Hmm...I see your problem. I still think @Will gave some good advice, which was to bring that information into your ZK in bits and pieces, as you have the need for it (or as you have time to process some notes). It's not too different from processing "new" notes to turn them into zettels - you still have to think about and atomize the various concepts and facts, then tag and connect to other zettels, etc. I don't think there is a shortcut for that process.

I started out in a similar position to you about a year ago. I created zettels for about 30% of the material I had already accumulated, which took 4 months. Then I ran out of steam processing "old" stuff and decided I was just going to leave the other material where it resided (Bear and other, older apps and documents) unless I found it was relevant to some current purpose or line of reasoning I was pursuing in my ZK.

In regard to information that used to be on the web but isn't any more, have you heard of the Internet Archive? It's an amazing place where you can search for old (no longer available) information using their Wayback machine. You can find more about them here:

https://archive.org/about/

About "inbox overflow" - I don't have a formal inbox. I have "fleeting notes" outside of my ZK (usually taken in iA Writer as I'm reading some article) that need to get processed into zettels, as described above. Some do; some don't. It's OK if they don't get processed; I don't feel obligated to get everything into my ZK. Some things that seemed interesting at the time turn out to be of little interest or use later, and so they just languish away. Sometimes I have an idea for which I create a Zettel (using one of @Will 's macros). They are automatically tagged with "Unfinished" and "Unlinked", and I use a search on those terms once a week, to maintain the database. I don't let things accumulate - I either have the time and energy to complete the zettel within a few weeks (or maybe longer if there is a valid reason) or I delete the zettel as it's not going anywhere.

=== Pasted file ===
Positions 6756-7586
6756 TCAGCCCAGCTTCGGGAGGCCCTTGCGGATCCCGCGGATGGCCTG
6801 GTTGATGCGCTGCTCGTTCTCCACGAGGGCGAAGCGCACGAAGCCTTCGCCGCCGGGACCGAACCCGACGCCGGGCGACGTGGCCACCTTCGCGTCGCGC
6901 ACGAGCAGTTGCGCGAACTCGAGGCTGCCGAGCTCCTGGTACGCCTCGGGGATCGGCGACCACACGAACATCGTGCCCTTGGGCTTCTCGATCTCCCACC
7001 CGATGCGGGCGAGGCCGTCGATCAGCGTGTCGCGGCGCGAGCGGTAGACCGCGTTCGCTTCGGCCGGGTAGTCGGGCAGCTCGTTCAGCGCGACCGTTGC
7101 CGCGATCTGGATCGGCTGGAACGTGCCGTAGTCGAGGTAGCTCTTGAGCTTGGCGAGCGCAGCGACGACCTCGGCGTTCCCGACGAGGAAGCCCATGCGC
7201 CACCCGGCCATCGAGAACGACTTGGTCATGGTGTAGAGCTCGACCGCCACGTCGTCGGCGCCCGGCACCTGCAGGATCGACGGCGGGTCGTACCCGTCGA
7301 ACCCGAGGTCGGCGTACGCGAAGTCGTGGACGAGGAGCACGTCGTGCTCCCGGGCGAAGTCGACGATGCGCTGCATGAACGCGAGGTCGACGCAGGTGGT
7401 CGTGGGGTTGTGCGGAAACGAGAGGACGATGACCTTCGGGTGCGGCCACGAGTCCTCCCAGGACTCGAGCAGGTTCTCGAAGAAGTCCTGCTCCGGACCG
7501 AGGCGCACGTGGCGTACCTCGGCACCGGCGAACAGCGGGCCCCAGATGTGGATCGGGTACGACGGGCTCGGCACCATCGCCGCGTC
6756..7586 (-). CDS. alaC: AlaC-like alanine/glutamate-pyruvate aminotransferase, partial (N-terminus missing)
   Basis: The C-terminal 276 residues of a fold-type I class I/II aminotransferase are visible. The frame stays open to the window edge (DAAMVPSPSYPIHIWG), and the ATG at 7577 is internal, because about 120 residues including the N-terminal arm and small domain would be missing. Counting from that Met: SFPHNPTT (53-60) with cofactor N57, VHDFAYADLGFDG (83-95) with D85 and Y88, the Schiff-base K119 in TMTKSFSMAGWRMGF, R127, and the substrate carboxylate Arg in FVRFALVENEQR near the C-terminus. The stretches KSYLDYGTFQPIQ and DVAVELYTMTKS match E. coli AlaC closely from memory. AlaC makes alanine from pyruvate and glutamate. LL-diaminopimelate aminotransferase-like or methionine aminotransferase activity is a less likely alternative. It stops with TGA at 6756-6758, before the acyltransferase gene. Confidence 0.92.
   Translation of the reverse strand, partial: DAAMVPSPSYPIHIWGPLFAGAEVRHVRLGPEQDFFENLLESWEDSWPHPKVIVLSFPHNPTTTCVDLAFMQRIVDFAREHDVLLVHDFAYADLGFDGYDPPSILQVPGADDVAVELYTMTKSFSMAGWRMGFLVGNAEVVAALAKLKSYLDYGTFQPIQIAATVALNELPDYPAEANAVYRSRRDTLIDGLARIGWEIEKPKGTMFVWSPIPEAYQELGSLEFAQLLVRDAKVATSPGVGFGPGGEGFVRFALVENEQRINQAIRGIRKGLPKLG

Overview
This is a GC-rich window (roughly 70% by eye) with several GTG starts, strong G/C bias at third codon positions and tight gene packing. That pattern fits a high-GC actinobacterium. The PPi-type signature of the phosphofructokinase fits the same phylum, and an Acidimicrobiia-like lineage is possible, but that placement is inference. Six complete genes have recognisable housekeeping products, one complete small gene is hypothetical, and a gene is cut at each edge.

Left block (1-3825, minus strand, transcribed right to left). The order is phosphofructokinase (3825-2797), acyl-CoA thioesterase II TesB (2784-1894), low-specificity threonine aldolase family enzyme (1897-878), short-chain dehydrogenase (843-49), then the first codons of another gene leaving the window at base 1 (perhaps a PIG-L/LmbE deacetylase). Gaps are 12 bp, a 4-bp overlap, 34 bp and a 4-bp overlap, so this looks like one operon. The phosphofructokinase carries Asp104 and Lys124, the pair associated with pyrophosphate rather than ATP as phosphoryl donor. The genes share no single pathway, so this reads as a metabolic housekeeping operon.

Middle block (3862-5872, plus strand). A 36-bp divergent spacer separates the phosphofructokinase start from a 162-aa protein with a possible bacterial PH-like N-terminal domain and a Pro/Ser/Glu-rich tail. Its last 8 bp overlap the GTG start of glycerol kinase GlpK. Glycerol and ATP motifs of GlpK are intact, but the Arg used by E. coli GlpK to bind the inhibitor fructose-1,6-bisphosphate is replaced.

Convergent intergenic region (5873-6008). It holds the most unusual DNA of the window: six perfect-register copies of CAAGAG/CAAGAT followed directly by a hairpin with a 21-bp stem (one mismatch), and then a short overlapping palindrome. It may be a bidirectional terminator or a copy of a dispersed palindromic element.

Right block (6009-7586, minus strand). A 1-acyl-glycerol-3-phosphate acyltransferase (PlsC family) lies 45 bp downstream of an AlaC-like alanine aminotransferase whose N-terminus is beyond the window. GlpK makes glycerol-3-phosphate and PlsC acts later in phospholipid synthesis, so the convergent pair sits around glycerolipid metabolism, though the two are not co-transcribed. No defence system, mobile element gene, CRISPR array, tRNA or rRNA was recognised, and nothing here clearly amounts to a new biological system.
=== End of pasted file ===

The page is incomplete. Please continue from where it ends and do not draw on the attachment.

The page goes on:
• To up the stakes, one could experiment with moving notes that are tagged #inbox or whatever into a trash/ subfolder, or delete completely. I tried this for email and it was weird at first but once you get into the rhythm, it could work out

Author at Zettelkasten.de • https://christiantietze.de/

• The emptiest inbox is the one that never existed.

I am a Zettler

• @GeoEng51 I used DEVONthink extensively for around a decade, but the upgrade to version 3 introduced a change to the interface that threw a spanner in the works for myself and a lot of other people. It led to one of the longest threads I have seen on a user forum. I was never able to adapt to it. I stopped using the program, but I suppose the work I was doing also changed, which was also a factor in discontinuing using the program. It is still very capable, and if you are working on a project that involves lots of files in different formats, there is a lot to be said for it. I don't seem to have a compelling need for it at the moment. It has a lot of features which seem attractive when you read about them, but in practice I found I hardly ever used them. I didn't really gain much, if anything, over keeping files in the Finder, which is what I do these days. Other tools like HoudahSpot, Hazel, and Keyboard Maestro have got much more sophisticated since they first appeared.

• @MartinBB

Yes - thanks for the comment. I understand what you are saying, though I never used DEVONthink. I've had similar experiences with other software. It was a fortuitous day when someone introduced me to the simplicity of text files, Markdown, and other tools that work in that universe.

• @GeoEng51 said:
I still think @Will gave some good advice, which was to bring that information into your ZK in bits and pieces, as you have the need for it (or as you have time to process some notes). ... I don't think there is a shortcut for that process.

I completely agree here. @Will gave a good advice. And there's no shortcut.
I hoped there was.

In regard to information that used to be on the web but isn't any more, have you heard of the Internet Archive?

Yeah, I use it sometimes. But it can't substitute the notes. They don't save data from social media and sparcely index non-english web domains. And some data in .com gets hidden behind subscriptions or bad interface.
Finding old news in Bloomberg terminal, for example, can be exhausting. It's still better than their website. It's a dump like my notes. On fire. With a paywall on top.